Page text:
History of Cuban Cuisine

History of Cuban Cuisine


There is nothing like eating pastelitos and croquetas at Abuela’s house and dipping your tostada in café con leche.

Cuban food, like the culture, is an accidental blend of native Taino, European (mostly Spanish with a splash of French and Portuguese) African, and Caribbean food, with a hint of Chinese.

Whether you like ropa vieja or vaca frita, it doesn’t matter. Classic Cuban cuisine fills the mouth with saliva and anticipation.

Because of Cuba’s climate, tropical fruits and root vegetables are used a lot. And many dishes incorporate seafood as it is readily abundant on the island.

Cuba has had immigrants from all over the world, yet one of the most impactful additions was made by African slaves, who invented the most beloved of Cuban foods – tostones! They reinvented the banana and plantain, eventually flattening and cooking the plantains.

The natives on the island cultivated corn and cassava, as well as a variety of other fruits and vegetables, and introduced them to the Spanish colonizers, who had brought over cattle and pigs from Spain.

China’s influence was significant as they were the first to bring in rice. It wasn’t until the Indian and Chinese in the late 1800s that rice began being cultivated, since no one else knew how. It is one of the biggest staple foods not just of Cuba, but of all Latin America. Rice was actually considered an “exotic” food for many years, as it was not native to Cuba or Spain.

Beans on the other hand, were native to the island, and arroz con frijoles have been married ever since. When the two foods are mixed together, they are called moros, (or moros y cristianos) meaning the Moors and Christians; the black beans representing the dark Muslim Moors, the white rice the Christians. (This reference was probably created by the Spanish settlers who opposed the 8th century Islamic conquest of Spain that lasted until the Reconquista in the 15th century.)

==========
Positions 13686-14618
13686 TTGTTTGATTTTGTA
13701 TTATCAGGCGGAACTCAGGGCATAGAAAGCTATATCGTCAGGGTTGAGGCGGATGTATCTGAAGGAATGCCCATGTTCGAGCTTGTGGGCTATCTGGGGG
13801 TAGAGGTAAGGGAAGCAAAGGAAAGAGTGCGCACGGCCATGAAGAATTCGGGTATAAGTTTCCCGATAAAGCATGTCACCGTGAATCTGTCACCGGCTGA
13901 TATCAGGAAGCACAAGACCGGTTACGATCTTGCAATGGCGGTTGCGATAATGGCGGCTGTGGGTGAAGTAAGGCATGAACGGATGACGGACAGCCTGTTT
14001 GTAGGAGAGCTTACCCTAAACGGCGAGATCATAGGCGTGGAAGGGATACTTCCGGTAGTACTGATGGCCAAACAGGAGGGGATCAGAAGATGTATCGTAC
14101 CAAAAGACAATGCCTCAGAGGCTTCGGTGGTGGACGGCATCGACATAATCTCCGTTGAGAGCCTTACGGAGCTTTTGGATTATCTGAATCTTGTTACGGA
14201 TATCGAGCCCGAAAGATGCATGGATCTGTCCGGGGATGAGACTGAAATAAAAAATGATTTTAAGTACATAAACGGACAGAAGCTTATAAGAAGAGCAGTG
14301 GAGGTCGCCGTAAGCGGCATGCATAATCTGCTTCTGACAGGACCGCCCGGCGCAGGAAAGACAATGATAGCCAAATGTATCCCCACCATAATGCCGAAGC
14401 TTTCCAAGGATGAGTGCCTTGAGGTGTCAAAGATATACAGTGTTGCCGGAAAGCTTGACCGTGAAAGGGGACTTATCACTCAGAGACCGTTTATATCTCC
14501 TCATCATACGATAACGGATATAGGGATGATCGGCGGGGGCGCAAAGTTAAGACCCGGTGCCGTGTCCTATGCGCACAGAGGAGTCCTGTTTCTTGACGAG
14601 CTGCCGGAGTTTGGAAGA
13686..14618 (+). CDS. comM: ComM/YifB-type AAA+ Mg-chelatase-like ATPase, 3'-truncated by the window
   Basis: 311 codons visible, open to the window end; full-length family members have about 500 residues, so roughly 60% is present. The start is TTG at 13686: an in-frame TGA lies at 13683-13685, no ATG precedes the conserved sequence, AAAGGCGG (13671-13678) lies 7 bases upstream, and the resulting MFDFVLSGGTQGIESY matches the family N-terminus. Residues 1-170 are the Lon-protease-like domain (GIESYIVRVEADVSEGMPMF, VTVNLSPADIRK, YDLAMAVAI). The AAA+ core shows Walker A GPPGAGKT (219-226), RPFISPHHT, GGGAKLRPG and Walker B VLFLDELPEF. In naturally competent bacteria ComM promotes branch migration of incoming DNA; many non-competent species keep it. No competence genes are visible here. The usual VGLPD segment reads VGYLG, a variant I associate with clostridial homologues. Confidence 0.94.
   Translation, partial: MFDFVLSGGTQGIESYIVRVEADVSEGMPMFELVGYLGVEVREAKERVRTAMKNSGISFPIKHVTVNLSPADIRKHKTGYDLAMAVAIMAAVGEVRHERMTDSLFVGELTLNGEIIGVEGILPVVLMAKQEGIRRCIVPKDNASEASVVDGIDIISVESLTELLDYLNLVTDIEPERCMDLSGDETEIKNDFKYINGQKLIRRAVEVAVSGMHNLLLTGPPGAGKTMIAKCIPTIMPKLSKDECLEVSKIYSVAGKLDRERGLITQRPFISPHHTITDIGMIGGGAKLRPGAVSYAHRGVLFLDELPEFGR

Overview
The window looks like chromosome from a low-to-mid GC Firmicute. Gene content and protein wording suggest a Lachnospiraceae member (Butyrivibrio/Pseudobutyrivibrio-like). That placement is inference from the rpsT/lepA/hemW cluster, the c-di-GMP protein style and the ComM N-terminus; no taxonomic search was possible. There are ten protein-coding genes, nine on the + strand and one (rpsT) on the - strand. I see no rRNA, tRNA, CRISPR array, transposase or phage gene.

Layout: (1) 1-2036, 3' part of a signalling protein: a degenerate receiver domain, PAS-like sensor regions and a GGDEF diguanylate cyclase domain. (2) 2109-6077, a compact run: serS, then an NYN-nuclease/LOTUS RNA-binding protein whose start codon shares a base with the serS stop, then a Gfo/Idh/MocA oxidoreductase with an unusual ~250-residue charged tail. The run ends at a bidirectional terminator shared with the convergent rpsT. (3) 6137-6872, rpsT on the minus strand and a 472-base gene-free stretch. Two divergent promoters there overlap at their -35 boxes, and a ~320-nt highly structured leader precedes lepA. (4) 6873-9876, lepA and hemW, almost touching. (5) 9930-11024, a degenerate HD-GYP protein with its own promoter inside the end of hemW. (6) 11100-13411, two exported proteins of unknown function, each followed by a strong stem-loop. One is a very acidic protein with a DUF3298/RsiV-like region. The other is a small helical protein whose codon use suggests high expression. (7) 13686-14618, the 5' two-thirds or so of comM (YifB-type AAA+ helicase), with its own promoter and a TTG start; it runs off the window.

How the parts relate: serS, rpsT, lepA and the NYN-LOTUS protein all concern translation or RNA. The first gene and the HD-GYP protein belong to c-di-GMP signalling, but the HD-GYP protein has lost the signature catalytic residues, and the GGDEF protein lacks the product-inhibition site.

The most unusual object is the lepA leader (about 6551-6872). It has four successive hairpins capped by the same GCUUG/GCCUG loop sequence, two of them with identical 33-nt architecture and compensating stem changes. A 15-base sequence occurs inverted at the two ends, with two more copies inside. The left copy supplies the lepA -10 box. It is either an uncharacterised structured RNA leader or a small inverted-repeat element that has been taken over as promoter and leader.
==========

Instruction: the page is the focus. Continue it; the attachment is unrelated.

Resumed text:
The Chinese immigrants made yet another impact on Cuban food – la caja china. This came from Cubans watching Chinese indentured laborers in Chinatown cooking their meals on makeshift wooden boxes with unorthodox fires that placed the heat at the top of the box. Their creation was extremely efficient and left the traditional pig soft and tender, solidifying la caja china as a staple of Cuban festivities.

Another Cuban staple, and perhaps, addiction, is coffee. Cortaditos can feel very strong if you’re not used to it. This potent shot of coffee is not only required for sleepy eyes and afternoon lulls in Cuba, but in Miami as well, where ventanitas, or little windows, of Cuban diners dole out tiny plastic cups filled with steaming shots of electricity.

And of course, every cafecito goes well with a pastelito, like the famous pastel de guayaba. Its origins are unknown, but one version is that this invention came from a Lebanese man in Cuba who wanted to replicate the bak-lava from back home. He couldn’t find the Mediterranean ingredients, so he modified them to include guava, cheese, and coconut. Another theory proposes it was the slaves working in Spanish and Cuban sugar mills who invented it; and yet another believes it is native to Cuban households who served it as an appetizer or dessert.

Food was never a problem on this plentiful island until Castro made food sources sparse and the quality low. The chefs and restaurant owners of 1950s luxurious Cuba fled the country, and the nationalization of farms and mills deteriorated crop production and quality, exporting all the good harvests.

Cuban restaurants became government owned, and notorious for their slow service and bland meals. The few privately run paladares were under strict guidelines and affected by the unavailability of menu items since food became government property and food shortages a part of daily life.

In Miami, however, Cuban food has become the city’s food – serving Cubans and non-Cubans alike. Unlike most big cities, Miami’s coffee culture doesn’t revolve around low lights and indie music, rather through loud little windows playing Latin radio boasting laughter and “mi vida” and “mi cielo”.

Little Havana, a distinctly Cuban district near Miami’s Downtown, has Cuban restaurants popular for Cubans and gringos alike. And croquetas and pasteles can be found in dozens of gas stations.

Cuban food has had its evolutions, but the distinct Cubanness always remains. Cuban sushi? Put a platano on it. Ice cream? Mix it with mamey.


The culinary section of Cuban Heritage aims to highlight memories of your favorite foods. How do you like your cafecito, and what did it feel like the first time you experienced a spoonful of flan? We will curate recipes and guide you through the best Cuban restaurants. We want your abuelita’s recipe for meringues. We want to know your favorite spot for a cortadito. And we want to watch your family gathered around their own caja china. This section is for you to globally share your mom’s arroz con pollo, even if she won’t share how she manages to make it so moist.

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